Bron Taylor unites theoretical and applied social science to analyze a salient contemporary moral and political problem. Three decades after the passage of civil rights laws, criteria for hiring and promotion to redress past discrimination and the sensitive “quota” question are still unresolved issues.
Taylor reviews the works of prominent social scientists and philosophers on the moral and legal principles underlying affirmative action, and examines them in light of his own empirical study. Using participant observation, in-depth interviewing, and a detailed questionnaire, he examines the attitudes of four groups in the California Department of Parks and Recreation: male and female, white and nonwhite workers. Because the department has implemented a strong program for ten years, its employees have had firsthand experience with affirmative action. Their views about the rights of minorities in the economy are often surprising.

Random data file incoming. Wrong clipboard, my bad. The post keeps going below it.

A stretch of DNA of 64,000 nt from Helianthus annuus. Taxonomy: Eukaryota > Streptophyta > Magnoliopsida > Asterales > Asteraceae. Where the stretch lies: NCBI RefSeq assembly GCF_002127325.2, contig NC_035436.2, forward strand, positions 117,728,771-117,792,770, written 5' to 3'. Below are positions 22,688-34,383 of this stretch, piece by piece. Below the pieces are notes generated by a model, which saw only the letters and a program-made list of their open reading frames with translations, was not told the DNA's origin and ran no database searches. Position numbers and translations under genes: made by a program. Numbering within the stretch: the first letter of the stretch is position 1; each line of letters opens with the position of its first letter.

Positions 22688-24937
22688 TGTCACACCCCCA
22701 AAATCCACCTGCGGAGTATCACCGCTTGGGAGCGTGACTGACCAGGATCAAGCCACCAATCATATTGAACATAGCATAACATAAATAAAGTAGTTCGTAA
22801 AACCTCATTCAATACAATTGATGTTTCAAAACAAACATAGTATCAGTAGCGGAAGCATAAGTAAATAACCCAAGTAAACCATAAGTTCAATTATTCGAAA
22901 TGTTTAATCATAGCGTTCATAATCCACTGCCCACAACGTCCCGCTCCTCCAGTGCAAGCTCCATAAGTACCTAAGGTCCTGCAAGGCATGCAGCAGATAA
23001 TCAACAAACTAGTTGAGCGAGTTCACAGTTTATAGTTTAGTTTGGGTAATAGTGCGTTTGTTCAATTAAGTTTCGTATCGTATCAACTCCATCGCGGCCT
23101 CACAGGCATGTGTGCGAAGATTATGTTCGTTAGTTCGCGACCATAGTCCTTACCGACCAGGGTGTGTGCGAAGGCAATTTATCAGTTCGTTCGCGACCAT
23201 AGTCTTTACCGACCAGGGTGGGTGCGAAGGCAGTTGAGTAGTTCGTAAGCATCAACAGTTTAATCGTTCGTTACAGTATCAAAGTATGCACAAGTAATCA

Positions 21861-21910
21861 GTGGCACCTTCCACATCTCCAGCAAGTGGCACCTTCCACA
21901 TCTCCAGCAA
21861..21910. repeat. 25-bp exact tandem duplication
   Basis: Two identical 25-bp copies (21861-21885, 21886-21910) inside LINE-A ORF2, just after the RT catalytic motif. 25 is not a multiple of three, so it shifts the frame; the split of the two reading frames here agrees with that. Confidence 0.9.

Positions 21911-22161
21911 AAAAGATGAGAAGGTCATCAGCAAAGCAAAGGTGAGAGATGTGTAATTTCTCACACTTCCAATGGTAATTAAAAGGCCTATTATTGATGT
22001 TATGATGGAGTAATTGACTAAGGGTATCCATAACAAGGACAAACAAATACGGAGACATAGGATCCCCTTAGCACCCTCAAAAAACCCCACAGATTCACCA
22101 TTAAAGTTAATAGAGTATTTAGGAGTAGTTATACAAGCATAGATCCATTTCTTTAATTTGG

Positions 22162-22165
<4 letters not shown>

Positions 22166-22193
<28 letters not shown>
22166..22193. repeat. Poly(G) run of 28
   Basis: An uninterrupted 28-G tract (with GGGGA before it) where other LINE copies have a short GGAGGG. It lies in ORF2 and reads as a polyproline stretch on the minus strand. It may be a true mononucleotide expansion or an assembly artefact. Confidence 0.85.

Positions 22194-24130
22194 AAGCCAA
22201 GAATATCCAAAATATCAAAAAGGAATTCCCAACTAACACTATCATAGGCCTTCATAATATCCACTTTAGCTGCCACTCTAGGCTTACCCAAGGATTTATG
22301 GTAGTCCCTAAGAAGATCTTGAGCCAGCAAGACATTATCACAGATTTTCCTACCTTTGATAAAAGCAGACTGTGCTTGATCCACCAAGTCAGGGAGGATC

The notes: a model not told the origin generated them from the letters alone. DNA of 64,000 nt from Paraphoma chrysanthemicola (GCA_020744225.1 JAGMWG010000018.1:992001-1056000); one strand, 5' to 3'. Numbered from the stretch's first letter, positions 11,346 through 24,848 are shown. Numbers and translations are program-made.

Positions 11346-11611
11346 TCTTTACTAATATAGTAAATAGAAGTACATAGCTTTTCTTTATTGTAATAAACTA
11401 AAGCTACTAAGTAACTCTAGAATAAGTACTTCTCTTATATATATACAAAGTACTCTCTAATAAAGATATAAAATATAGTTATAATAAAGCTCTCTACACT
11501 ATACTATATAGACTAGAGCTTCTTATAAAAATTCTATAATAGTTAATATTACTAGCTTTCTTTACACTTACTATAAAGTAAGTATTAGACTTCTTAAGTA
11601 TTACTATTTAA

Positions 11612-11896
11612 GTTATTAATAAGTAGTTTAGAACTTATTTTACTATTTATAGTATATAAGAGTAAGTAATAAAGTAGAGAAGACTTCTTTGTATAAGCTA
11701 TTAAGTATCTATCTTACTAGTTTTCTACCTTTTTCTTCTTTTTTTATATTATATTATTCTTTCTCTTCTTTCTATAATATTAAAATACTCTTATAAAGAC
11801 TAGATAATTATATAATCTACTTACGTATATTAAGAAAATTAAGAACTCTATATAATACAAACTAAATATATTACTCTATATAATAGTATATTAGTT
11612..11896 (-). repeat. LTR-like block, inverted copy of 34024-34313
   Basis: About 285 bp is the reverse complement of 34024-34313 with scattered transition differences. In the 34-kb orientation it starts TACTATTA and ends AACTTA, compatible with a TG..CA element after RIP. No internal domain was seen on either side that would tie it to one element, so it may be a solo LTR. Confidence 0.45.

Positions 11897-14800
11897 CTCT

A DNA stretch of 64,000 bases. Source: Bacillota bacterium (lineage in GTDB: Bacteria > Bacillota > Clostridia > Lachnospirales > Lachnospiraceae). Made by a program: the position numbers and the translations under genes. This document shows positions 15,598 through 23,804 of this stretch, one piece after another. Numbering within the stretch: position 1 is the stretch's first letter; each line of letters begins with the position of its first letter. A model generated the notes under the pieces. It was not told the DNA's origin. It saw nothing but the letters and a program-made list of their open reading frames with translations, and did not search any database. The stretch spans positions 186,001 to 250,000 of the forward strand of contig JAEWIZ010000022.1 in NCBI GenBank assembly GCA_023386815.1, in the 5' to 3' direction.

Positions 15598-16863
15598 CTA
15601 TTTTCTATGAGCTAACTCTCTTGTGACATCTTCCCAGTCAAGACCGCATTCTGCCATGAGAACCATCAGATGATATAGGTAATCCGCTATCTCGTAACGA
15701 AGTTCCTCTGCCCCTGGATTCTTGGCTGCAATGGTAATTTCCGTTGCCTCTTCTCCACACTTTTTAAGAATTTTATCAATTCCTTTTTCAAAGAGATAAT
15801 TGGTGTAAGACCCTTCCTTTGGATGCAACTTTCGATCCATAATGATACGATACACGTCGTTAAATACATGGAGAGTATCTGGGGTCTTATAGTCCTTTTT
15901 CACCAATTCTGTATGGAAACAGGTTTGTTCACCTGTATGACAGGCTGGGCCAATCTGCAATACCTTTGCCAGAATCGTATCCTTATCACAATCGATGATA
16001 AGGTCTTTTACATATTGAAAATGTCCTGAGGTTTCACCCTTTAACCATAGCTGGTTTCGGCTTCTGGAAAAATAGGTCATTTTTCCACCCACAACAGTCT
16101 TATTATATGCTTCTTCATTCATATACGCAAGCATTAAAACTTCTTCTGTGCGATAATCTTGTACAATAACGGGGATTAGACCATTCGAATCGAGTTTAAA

This work presents a comprehensive picture of the cross-pressures-the racial fears and antagonisms, the moral, ethical, and religious views about fairness and opportunity, the rigid ideas-that guide popular attitudes.